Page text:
Thousand Springs State Park
This page contains our personal notes on Thousand Springs State Park near Hagerman, Idaho.
It was 30 miles from our motel in Twin Falls to this area.
We caught I-84 north of town and drove west. There is road construction in the area of the junction. We exited at Wendell, exit 157, and drove south. At the rim of the gorge the paved road turns into a graded dirt road as it descends into the canyon.
We saw pelicans and cormorants out on the river, mostly sitting on rocks. We saw lots of marmots of various sizes, some sunning in the dirt road. We also spotted several hawks soaring along the face of the cliffs.
This is a typical riparian area, with much undergrowth, lots of trees, and very buggy. We drove east along the river. There are several fish hatcheries along this road, and at least one (it seemed like a State hatchery, had a visitor center. We did not stop at this time.
There is a $3.00 day use entrance fee for this park.
There are several springs pouring and cascading from the north wall of the canyon, as well as one or two that are visible pouring from the south wall, from across the river. The river seems to be more like a river here, instead of a reservoir, although I'm sure that if it weren't for the dams the river would be flowing differently. There are several rapids in this area.
The Niagara Springs are very nice; refreshing. The area is overgrown, and we missed the springs on our way in, and almost, again, on our way out. So watch for the slight turnout on the north side of the road and a stone path that leads to an observation platform below the cascade. The spot is not marked. The water splashes into a white foam and then pours down across the rocks and into wild pools of crystal clear water. It looks very cold.
There is camping in this park-like area along the river. It is a nice, grassy area. There were quite a few people either fishing or enjoying the shade under the tall trees. It seemed to be buggy though. We didn't notice if there was an
At the end of a gravel road there is a small shallow lake with springs pouring into it. There were several folks fishing. It was in this area that we saw quite a few small marmots, some sunning themselves on the dirt road. We were able to get some nice views of some of the springs, and could hear the roar and almost feel the spray.
We drove back out on the dirt road, caught the paved road north, back to Wendell, bought gas, and then caught I-84 west. At the town of Tuttle we exited (exit 147). It's just a short drive to the west to the Malad Gorge State Park.
It was a 21 mile drive from Niagara Springs to Malad Gorge State Park. There was a $3.00 entrance fee for day use.
It is a well groomed park, with modern restrooms and drinking water. It appears that there is camping, because there were a couple of tents set up, but we did not notice anything about overnight fees. It is a well shaded park, except for along the rim of the gorge, which is very exposed.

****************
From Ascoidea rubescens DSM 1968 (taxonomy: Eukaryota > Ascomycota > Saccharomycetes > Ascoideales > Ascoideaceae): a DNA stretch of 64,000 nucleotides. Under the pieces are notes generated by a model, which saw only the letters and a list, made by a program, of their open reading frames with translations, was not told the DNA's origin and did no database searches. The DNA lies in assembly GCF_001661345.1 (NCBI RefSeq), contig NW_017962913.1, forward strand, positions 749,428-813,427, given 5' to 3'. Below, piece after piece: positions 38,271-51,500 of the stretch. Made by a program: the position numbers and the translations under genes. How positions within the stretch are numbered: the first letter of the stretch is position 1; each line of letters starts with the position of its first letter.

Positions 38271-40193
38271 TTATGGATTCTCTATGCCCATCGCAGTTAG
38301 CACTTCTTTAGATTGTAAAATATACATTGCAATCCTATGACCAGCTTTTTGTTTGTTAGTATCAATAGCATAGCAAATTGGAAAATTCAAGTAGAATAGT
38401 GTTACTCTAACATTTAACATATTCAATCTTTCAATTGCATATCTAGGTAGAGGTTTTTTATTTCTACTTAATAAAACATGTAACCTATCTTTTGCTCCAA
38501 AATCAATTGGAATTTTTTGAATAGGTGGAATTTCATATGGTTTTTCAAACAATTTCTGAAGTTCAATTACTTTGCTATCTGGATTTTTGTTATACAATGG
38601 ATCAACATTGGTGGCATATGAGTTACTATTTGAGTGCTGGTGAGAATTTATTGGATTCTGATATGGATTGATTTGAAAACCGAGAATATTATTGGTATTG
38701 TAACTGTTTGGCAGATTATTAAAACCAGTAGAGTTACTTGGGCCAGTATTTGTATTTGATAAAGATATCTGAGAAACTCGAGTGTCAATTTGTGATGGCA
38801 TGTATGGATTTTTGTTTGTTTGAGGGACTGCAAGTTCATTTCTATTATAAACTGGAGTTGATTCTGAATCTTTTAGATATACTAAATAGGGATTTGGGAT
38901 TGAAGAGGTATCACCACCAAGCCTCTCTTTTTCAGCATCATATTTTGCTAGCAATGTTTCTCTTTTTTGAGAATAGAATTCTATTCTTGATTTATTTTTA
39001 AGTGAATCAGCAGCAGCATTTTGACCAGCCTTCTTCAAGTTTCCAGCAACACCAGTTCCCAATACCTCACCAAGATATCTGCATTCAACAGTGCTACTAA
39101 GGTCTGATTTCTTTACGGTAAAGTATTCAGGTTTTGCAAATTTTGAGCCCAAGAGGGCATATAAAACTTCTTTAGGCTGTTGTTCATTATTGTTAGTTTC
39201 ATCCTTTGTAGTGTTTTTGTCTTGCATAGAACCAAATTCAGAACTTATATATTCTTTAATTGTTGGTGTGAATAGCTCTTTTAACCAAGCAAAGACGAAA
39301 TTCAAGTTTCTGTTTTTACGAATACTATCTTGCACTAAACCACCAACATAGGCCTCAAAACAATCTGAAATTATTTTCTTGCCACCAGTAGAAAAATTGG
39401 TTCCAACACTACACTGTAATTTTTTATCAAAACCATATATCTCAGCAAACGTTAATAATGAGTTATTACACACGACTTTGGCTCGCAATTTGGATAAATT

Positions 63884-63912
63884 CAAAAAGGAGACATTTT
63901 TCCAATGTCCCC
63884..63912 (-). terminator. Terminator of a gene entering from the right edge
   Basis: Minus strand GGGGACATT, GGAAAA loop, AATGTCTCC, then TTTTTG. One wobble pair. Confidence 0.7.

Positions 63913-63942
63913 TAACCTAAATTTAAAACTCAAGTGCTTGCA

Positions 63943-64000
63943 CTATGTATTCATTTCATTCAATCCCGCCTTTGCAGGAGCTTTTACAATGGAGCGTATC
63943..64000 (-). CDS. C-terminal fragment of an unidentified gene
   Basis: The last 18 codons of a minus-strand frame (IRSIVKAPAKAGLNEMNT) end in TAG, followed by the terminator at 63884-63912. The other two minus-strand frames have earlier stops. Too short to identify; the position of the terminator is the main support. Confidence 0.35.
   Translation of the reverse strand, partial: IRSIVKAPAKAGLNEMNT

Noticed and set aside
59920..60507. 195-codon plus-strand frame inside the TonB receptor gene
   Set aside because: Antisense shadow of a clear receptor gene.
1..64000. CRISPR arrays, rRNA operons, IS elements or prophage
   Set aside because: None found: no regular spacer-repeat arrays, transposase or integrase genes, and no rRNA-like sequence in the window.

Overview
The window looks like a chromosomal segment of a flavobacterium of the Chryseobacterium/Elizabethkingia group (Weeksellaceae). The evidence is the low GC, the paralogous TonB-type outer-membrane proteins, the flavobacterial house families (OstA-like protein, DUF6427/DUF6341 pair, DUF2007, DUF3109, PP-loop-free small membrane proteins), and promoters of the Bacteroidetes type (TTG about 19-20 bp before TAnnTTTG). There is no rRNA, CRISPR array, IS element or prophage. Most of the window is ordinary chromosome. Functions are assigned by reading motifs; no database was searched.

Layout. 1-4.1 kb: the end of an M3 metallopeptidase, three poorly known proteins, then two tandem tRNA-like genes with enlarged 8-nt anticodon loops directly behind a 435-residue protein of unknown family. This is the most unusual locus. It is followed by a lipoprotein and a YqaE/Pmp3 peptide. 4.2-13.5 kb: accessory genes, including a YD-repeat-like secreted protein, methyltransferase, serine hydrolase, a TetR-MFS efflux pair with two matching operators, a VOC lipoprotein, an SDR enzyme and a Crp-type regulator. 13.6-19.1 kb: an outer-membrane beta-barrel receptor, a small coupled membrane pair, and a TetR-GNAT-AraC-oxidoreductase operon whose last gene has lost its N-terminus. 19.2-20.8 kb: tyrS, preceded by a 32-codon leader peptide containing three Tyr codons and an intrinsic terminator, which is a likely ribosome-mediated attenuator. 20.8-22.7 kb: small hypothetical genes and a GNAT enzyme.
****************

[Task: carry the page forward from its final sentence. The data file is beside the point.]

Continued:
It was a pleasant day, in the upper 70s to lower 80s, with a breeze with occasional gusting winds. With the breeze blowing it was almost perfect. Again, there seemed to be quite a few insects. There were a number of people enjoying the park, but it was not crowded.
There is a paved 3.1 mile road that passes along the rim, with several view points. At the end of the road you'll find Woody's Cove Overlook. This is a short walk across a paved path through high desert vegetation to view an erosional feature, where water has cut back into the basalt layers capping the sides of the gorge. There are good views down into the Hagerman Valley.
One of the other overlooks features views of the block faulting that is bringing down the basalt cliff faces over time. This is typical of other basalt capped areas, but is still interesting. The Malad River runs and tumbles down below. The stream is very clear and looks green because of the plant growth covering the submerged rocks.
To the north of the main portion of the park, near the rest rooms, there is a loop drive that ends at the Devil's Washbowl Overlook parking area. Here you'll find interpretive information displayed within a building constructed of native basalt. There is also a long metal bridge that crosses over the falls at the head of the canyon. From the bridge, which parallels the Interstate bridges, you can look to the north and see the tight canyon and the cascading river water as it tumbles over the fallen rocks between the basalt walls. There are also great views of the downstream portion of the canyon.
On the far side of the foot bridge there is a paved trail that passes through the grasses of the prairie like surface above the gorge. There is an overlook at the end of the quarter mile trail. From the overlook you can look back toward the falls and the bridges and also downstream toward Hagerman Valley. It is well worth the time to take the short, level walk.